Wednesday, April 13, 2016


If you've ever wondered what psychoanalysis might have to say about The Sound of Music, then wonder no more. In the above video philosopher Slavoj Zizek uncovers the "hidden" message of the film, and more importantly, the "hidden" message of the Church as institution: "pretend to renounce and you can get it all". In the case of the film "getting it" means getting Baron von Trapp.

What Zizek doesn't mention is the theological move which the head of the Convent makes. Here's the key part of the dialogue:

Maria: I left... I was frightened... I was confused. I felt, I've never felt that way before, I couldn't stay. I knew that here I'd be away from it. I'd be safe... I can't face him again... Oh, there were times when we would look at each other. Oh, Mother, I could hardly breathe... That's what's been torturing me. I was there on God's errand. To have asked for his love would have been wrong. I couldn't stay, I just couldn't. I'm ready at this moment to take my vows. Please help me. 
Reverend Mother: Maria, the love of a man and a woman is holy too. You have a great capacity to love. What you must find out is how God wants you to spend your love. 
Maria: But I pledged my life to God. I pledged my life to his service. 
Reverend Mother: My daughter, if you love this man, it doesn't mean you love God less. No, you must find out and you must go back. 
Maria: Oh, Mother, you can't ask me to do that. Please let me stay, I beg of you. 
Reverend Mother: Maria, these walls were not built to shut out problems. You have to face them. You have to live the life you were born to live.

At work in the Reverend Mother's pastoral wisdom is a non-competitive account of a creation governed only by the law of love. In essence, the advice to Maria is "follow your heart". Such advice is, of course, the very antithesis of pastoral wisdom, but who of us would not like to hear it?

This is what makes a passage such as 1 Corinthians 7 so troubling (and so ignored). Paul speaks of divided interests, of a "world" which competes with God for our time and devotion and service. In other words, if Maria had gone to St Paul for advice, it seems he would have told her: stay as you are. By loving this man you will almost certainly end up loving God less. But if you're too horny then go ahead and marry him. You won't be sinning, and your union with him can be of service to God. Now this advice may have led to the very same outcome, but the kind of world that Maria now inhabits would have been radically altered by Paul's speech.

Another episode from The Sound of Music which Zizek does not mention is the relationship between Liesl, the eldest daughter in the von Trapp family, and Rolfe, a telegram delivery boy. Their relationship mirrors that of their seniors in many ways, but it does not enjoy the same happy ending. Nazism gets in the way of true love! There is a very interesting exchange toward the end of the film. Liesl meets Rolfe in Vienna, having not seen him in quite some time. She tries to rekindle their youthful romance, but the newly recruited Nazi Rolfe tells her: "I'm now occupied with more important matters."

More important than modern, romantic love?! Neither the film, nor the Christians it depicts, can imagine such a thing. Surely the only true ideology is one which allows us to roam free in a non-competitive space, where even God Himself does not impinge on our personal projects.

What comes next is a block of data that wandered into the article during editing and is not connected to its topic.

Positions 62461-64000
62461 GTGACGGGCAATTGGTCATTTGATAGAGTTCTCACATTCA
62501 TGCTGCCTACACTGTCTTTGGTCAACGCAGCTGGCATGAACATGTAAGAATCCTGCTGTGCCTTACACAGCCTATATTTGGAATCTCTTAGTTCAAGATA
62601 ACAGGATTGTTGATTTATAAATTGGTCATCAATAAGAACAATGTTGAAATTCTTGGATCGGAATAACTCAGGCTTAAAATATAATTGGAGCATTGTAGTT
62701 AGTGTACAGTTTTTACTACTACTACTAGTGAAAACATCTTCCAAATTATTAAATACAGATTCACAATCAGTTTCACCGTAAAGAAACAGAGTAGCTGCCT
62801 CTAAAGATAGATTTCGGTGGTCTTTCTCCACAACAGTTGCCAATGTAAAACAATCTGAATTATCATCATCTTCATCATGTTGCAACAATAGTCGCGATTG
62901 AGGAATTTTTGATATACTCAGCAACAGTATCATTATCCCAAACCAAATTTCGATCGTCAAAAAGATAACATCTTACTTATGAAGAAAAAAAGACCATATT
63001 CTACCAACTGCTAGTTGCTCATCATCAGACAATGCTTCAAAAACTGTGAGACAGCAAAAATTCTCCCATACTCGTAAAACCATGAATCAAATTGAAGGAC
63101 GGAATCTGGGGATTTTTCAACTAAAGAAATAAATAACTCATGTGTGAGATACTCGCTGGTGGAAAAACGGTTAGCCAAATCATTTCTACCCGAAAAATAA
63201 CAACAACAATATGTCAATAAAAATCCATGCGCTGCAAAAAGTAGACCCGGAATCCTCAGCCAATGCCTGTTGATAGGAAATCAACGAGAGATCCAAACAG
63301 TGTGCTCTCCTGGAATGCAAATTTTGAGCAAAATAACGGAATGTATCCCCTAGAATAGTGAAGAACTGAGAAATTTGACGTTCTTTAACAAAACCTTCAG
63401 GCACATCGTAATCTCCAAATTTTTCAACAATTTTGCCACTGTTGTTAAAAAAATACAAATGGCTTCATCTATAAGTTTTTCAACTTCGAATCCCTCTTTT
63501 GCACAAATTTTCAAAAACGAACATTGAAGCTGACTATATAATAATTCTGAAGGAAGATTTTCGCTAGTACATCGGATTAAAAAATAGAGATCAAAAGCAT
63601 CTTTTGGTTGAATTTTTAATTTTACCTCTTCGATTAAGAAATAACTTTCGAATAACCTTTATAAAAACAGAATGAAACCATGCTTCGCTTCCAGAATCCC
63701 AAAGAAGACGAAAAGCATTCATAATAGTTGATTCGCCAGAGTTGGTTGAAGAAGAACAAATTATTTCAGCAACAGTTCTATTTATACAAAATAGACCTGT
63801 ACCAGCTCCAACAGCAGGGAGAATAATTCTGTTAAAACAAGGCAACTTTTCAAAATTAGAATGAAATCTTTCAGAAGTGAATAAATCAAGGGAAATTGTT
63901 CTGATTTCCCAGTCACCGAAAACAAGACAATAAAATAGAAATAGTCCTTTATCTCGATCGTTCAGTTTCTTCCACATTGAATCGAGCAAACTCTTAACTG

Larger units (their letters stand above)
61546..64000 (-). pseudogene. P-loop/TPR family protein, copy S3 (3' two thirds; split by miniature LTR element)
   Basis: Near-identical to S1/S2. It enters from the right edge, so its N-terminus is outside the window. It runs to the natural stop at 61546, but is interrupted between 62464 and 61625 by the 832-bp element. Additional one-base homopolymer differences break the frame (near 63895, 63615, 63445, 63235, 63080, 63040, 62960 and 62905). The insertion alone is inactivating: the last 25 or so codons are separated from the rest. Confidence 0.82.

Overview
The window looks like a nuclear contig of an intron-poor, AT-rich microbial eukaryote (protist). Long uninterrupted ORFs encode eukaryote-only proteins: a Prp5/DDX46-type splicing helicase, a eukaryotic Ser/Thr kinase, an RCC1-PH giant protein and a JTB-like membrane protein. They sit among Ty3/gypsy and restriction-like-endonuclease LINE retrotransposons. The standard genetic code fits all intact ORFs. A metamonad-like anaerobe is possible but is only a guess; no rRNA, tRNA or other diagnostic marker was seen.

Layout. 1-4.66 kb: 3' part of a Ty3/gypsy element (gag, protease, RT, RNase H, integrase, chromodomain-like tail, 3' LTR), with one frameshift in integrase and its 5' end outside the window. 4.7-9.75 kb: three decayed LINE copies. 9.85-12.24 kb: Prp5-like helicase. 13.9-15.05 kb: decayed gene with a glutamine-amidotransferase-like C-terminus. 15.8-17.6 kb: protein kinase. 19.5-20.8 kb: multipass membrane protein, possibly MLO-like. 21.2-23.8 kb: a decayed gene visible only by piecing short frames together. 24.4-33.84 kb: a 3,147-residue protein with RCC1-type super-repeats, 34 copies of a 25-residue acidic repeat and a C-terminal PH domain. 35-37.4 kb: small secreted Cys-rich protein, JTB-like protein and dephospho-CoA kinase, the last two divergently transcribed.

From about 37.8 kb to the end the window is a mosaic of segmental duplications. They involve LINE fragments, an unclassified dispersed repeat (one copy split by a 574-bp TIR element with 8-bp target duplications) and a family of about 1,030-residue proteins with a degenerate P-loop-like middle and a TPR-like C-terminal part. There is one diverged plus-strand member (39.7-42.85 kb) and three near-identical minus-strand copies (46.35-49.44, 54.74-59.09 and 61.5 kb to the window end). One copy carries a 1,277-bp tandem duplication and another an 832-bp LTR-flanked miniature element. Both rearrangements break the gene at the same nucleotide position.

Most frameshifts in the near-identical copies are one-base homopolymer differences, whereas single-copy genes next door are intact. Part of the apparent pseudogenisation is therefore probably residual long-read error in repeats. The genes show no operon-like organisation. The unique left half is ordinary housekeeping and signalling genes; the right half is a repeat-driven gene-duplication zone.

But the God of Paul does so impinge. As Zizek says, the kind of non-competitive, follow-your-heart logic of the Reverend Mother does not belong to Christianity as such. Christianity is much more interesting than that. So what am I saying? I think I am saying that if we want to look for the logic of Christian discipleship in The Sound of Music, we can look no further than the Nazi Rolfe.

Saturday, April 9, 2016

That's Amore

Since I am supposed to be doing research on love (if ever something cries out not to be researched, it is surely love), Pope Francis's latest statement has proved timely. It is called Amoris Laetitia - The Joy of Love. Francis is not reflecting on love per se (whatever that might mean), but on love as it pertains to family life.

I have only began to read what is a fairly long statement, but the following line caught my attention. Francis says:

The ability of human couples to beget life is the path along which the history of salvation progresses.

This claim comes in the context of "fruitful" human love being understood as imaging the fecundity of the divine life. I have two things to say about it.

First, it is not true. If Scripture teaches us anything, it teaches us that it is precisely the inability of human couples to beget life that is the path along which the history of salvation progresses. The child of promise, and not the child of the flesh, is the one who carries forward the divine blessing. This is a basic theological truth, but it is one so easy to miss, and one whose implications are enormous.

Second, Pope Francis's claim shows how tempting it is to speak the language of natural theology when we talk about love between human beings. Indeed it is hard to know how to speak about love and *not* engage in a bit of natural theology, intentionally or otherwise. My hope is that Karl Barth might teach me how to do so, and thus help me to avoid the notion of agape as the civil virtue which keeps the machine running. (Not that that's what Pope Francis is doing, I hasten to add.)